Here's the deal. If you're going to open an expensive, upscale restaurant that serves rotisserie chicken, it better be the best f*cking rotisserie chicken on the planet. Yes, I know that I sound like an angry grandpa, going on about how a roast bird at the market used to cost $3, and then probably complaining about rap music. But seriously, I buy rotisserie chickens from Whole Foods all the time for $8, and they're at least as good as the ones we've had here.
That's not to say we haven't enjoyed some of the food that we've had at Rotisserie Georgette. There are plenty of good things to eat in this place, and the chicken is pretty tasty, though we found it to be so salty that we sort of felt like lying on the floor for a few hours after dinner. We've also seen some seriously good reviews of this place in reputable publications, like the New Yorker. As far as we can tell, your fondness for this place is directly related to how worried you'll be about bill at the end of the night. And that's really the clientele here - people who don't worry much about bills. This is the kind of restaurant that's "downtown" for most of its customers, many of whom just seem excited to be eating somewhere on a Friday night that doesn't have white table cloths. Maybe they'll even play some rock music. No rap, though. That sh*t is ruining this country.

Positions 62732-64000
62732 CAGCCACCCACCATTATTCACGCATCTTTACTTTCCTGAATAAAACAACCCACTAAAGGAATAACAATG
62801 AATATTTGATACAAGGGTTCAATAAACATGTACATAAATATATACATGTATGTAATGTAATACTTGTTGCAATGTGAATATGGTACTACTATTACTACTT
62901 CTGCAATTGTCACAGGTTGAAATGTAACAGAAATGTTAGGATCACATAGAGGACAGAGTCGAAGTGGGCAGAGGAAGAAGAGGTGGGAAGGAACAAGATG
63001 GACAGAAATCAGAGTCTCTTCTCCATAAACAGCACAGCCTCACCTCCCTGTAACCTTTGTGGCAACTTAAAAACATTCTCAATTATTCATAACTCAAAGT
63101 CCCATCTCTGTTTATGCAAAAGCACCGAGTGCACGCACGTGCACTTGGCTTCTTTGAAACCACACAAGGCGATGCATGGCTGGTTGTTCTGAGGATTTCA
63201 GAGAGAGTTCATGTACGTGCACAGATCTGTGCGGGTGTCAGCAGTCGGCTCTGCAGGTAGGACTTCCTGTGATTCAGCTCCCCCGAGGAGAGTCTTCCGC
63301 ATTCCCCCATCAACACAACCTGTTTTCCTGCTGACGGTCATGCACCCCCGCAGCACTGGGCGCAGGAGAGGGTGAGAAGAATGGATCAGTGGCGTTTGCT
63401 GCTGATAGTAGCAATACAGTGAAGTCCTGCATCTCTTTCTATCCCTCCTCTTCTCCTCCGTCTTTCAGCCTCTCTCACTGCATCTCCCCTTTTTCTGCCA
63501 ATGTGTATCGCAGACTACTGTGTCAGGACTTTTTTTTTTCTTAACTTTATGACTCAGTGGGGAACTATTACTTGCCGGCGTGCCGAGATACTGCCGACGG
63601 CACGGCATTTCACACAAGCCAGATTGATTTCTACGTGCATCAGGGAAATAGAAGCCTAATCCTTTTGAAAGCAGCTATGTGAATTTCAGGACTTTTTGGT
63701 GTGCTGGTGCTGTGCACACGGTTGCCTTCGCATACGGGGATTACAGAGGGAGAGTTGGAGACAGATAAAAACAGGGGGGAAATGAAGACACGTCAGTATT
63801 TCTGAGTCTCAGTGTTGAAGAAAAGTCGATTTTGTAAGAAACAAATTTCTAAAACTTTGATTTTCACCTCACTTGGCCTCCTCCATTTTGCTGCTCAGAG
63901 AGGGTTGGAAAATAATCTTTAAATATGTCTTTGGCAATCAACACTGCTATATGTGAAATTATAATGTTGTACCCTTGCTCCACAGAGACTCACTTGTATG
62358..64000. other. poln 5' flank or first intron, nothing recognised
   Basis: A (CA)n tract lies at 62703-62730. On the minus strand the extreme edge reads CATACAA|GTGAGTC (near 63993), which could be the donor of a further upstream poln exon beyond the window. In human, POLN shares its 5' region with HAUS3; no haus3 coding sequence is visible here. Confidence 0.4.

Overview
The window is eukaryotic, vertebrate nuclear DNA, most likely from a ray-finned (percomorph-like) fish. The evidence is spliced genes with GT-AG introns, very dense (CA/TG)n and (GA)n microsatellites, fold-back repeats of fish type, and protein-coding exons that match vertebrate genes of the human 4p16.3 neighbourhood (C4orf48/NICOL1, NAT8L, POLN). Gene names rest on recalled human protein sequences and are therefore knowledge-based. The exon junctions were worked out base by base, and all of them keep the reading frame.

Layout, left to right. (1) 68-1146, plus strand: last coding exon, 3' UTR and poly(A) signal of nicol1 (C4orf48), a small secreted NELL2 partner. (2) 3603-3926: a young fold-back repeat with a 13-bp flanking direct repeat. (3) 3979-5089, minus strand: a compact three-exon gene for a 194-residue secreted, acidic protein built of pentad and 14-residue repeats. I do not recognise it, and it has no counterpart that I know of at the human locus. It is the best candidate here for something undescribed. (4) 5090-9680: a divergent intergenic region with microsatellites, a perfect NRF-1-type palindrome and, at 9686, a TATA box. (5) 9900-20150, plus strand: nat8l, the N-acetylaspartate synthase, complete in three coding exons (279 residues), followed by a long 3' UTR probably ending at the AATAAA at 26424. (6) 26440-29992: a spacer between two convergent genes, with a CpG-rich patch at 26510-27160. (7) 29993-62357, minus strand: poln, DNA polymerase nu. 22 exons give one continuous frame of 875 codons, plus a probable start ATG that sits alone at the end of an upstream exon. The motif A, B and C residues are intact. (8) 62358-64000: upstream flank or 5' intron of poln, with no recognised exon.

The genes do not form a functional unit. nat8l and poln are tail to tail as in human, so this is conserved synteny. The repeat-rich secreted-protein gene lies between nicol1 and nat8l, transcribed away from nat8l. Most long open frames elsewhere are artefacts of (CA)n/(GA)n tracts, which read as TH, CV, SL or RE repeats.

A pretty good salad with asparagus, artichoke, avocado, endive, and some chopped egg. Probably doesn't need to cost $20, but it's worth an order.
An interesting dish of roasted leeks that are topped with duck prosciutto and an interesting grilled red onion vinaigrette. The chewy prosciutto is nice with the soft leeks. Order this.
The celebrated rotisserie chicken, complete with your choice of sauce that comes in a little shooter on your plate. We prefer the Diable (Tomato, Tarragon, Paprika) over the Provençal (Herbs de Provence, Garlic), but both were saltier than they should have been. In general, this is good chicken. But we've had better in a lot of restaurants around town.
A pretty solid lamb dish, served much like the chicken with a side of yogurt sauce that comes in a shooter on the plate. It's good, though it felt small for the money ($32).
This little side of farro and greens is one of the best things we've had at Rotisserie G. The farro tastes like it's been soaked in chicken juice, meaning it's rich and sort of meaty. It also may not be vegetarian, so check with your server.